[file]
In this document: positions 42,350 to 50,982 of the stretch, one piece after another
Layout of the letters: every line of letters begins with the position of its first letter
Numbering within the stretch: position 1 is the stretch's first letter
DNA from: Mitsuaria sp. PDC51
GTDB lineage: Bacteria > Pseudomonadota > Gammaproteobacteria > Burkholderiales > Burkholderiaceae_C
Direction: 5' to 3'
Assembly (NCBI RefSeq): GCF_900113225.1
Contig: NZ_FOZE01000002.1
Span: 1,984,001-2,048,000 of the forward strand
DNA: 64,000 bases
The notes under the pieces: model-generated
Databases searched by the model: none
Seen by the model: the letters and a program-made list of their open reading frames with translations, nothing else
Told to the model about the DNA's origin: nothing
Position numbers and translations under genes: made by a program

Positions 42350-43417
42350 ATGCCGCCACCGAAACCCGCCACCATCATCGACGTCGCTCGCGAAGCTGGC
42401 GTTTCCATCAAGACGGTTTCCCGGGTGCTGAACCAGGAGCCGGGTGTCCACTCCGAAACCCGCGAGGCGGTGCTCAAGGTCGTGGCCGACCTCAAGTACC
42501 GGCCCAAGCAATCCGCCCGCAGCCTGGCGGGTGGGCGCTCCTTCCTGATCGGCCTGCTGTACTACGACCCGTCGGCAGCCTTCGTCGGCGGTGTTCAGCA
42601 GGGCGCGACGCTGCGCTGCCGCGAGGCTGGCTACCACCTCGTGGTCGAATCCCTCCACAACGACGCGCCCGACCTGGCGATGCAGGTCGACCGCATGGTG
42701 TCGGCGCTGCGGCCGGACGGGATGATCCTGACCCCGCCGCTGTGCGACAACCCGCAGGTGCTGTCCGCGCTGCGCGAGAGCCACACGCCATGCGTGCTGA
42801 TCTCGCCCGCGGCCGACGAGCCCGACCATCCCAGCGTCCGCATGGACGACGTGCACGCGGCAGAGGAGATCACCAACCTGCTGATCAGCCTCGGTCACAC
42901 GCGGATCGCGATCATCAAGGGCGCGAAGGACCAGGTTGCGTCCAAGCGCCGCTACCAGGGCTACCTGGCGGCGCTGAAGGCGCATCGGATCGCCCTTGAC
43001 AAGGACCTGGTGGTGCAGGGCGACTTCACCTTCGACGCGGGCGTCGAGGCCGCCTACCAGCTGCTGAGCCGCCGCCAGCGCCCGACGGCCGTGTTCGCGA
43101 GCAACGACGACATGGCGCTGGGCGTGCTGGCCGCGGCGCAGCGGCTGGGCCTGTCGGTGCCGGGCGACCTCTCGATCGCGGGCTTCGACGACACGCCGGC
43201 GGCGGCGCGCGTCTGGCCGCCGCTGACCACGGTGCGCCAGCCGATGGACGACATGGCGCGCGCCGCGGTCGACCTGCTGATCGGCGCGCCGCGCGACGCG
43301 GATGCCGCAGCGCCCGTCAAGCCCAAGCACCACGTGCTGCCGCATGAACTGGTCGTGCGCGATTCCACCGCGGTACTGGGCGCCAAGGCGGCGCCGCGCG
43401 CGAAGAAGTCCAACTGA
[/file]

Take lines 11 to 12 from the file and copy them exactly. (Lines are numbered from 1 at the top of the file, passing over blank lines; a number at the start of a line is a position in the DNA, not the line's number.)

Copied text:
The notes under the pieces: model-generated
Databases searched by the model: none